Any filmmaker with as distinct a pedigree as Tim Burton runs the risk of self-parody. After a while, one kitschy, outsized pop-culture extravaganza starring Johnny Depp becomes indistinct from the next.
So it's great to see one of our most unique stylists take a temporary break from the worlds of "Alice in Wonderland" and "Charlie and the Chocolate Factory" to engage with real people and a real story in "Big Eyes."
The film offers heightened characterizations and a healthy degree of Burton's arch sense of macabre humor but the subject matter is quite serious: an unpacking of one of the most significant art frauds in history, when Walter Keane (Christoph Waltz) passed off wife Margaret Keane's (Amy Adams) unique big-eyed paintings as his own.
The tone is a bit of a mess, with Adams' sincere and internalized work as Margaret seeming to belong in a different movie than Waltz's comically overwrought performance as Walter. The latter strains, struts and slurs his way from frame to frame; he acts up a frenzy of melodramatic hysteria that rivals the best of Nicolas Cage.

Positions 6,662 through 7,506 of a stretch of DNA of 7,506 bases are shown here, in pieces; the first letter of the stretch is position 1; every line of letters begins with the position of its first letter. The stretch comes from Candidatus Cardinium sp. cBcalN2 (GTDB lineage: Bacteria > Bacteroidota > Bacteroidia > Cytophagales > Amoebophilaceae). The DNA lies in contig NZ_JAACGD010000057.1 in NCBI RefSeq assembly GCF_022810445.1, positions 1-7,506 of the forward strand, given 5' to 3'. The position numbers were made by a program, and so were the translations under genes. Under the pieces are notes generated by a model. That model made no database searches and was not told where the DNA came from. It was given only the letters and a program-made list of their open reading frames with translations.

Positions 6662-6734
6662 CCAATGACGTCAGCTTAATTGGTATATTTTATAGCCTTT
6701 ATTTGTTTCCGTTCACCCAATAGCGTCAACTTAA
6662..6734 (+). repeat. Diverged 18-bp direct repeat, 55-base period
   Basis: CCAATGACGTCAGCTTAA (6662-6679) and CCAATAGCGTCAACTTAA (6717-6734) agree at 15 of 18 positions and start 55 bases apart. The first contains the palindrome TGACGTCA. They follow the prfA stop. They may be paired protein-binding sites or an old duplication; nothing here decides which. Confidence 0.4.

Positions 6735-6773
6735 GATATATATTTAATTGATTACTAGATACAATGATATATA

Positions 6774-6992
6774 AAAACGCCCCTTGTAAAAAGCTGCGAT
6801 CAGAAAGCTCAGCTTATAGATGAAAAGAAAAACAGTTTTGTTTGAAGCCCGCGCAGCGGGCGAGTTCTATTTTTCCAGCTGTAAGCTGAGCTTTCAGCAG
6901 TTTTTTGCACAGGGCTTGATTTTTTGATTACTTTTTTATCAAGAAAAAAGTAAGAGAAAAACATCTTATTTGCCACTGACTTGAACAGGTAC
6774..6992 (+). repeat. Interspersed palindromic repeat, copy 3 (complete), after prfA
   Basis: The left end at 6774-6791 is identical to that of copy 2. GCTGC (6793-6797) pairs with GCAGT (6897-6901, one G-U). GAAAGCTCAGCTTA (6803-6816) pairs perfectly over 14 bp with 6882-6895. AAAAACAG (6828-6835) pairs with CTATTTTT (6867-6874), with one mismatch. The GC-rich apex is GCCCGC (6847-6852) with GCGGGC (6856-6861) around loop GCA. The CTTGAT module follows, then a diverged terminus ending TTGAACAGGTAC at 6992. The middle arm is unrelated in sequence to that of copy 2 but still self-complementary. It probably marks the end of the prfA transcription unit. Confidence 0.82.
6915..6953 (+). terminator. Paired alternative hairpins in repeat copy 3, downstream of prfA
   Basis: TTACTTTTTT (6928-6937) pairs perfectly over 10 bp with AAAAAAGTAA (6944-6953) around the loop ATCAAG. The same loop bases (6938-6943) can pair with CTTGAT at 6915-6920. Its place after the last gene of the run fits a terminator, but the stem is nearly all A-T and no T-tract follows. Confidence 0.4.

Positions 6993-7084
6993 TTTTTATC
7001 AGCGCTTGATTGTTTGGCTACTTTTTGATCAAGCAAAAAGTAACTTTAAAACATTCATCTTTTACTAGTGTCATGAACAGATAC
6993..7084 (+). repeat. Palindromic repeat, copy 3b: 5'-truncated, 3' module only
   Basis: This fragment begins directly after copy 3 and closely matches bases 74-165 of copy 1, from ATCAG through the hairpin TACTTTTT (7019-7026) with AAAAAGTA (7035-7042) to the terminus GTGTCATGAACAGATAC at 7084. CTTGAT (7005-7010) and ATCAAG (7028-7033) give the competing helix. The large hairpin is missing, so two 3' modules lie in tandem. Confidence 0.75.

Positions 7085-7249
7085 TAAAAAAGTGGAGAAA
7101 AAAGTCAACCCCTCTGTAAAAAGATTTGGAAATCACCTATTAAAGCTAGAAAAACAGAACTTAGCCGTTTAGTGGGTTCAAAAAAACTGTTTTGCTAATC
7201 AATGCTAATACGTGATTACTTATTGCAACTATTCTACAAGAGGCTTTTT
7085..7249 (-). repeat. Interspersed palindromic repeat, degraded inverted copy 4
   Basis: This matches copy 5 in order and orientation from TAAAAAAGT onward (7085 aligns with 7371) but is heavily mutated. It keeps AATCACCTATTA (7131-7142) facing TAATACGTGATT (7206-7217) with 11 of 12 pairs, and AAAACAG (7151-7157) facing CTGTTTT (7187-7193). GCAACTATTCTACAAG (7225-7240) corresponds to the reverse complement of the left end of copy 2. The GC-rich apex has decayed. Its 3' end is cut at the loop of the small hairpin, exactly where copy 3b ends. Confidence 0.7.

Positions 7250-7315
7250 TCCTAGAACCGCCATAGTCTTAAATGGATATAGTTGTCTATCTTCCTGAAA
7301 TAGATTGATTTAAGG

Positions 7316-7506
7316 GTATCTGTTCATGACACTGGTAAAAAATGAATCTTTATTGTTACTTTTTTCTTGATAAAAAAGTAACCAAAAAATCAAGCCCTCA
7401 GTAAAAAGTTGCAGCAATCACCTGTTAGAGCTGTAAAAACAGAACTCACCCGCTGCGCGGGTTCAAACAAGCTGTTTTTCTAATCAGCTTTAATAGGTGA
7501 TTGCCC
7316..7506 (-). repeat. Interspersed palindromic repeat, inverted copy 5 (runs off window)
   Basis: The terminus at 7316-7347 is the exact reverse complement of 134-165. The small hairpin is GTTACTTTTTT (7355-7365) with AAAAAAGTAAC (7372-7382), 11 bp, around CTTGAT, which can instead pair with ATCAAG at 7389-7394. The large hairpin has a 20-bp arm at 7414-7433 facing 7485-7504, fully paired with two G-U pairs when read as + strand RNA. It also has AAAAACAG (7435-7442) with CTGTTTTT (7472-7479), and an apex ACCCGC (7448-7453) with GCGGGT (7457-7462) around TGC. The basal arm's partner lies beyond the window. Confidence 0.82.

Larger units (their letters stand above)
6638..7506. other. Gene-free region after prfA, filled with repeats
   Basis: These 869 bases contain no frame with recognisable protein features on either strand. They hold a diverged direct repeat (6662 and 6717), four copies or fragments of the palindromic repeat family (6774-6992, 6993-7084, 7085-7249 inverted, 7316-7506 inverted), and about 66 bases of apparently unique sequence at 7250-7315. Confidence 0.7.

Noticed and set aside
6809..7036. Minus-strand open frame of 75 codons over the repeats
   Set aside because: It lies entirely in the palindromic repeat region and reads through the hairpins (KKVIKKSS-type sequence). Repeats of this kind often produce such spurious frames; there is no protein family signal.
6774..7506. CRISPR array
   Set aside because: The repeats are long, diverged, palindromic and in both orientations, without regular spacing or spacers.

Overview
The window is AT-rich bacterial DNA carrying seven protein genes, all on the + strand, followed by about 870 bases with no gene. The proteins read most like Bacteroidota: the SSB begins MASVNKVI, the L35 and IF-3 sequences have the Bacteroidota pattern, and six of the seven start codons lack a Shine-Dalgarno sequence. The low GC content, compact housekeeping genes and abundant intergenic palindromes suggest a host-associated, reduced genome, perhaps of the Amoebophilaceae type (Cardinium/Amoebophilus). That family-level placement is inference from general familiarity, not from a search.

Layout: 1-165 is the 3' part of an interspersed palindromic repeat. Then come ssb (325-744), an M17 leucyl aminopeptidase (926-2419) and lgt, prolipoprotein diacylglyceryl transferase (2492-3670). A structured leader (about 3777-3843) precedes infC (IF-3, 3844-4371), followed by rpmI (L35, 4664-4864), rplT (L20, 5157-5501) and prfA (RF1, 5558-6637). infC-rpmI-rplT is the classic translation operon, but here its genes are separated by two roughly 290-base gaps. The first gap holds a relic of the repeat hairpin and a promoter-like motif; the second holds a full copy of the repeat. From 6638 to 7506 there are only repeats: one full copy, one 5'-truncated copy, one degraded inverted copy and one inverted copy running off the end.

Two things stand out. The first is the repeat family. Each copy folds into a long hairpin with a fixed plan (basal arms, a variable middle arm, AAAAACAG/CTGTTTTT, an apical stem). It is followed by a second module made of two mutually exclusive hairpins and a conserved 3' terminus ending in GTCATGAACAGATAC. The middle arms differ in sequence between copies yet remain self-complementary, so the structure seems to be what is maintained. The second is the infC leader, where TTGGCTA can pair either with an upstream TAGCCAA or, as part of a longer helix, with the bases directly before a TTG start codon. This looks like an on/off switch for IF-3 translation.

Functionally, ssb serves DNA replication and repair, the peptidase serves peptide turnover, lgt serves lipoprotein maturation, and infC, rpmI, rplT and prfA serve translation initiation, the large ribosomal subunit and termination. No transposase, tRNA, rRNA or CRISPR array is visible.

The unwieldiness extends to the visuals, a pastiche of exaggerated mid-20th Century imagery and bright colors that belie the troubling story being told.
Burton brings the disparate elements together into an affecting whole, however, by keeping his focus squarely on the struggle and triumph at the heart of the story, as an abused artist and wife develops the means to stand up for herself and assert control over her life's work and future.
Directed by Tim Burton
Starring Amy Adams, Christoph Waltz, Krysten Ritter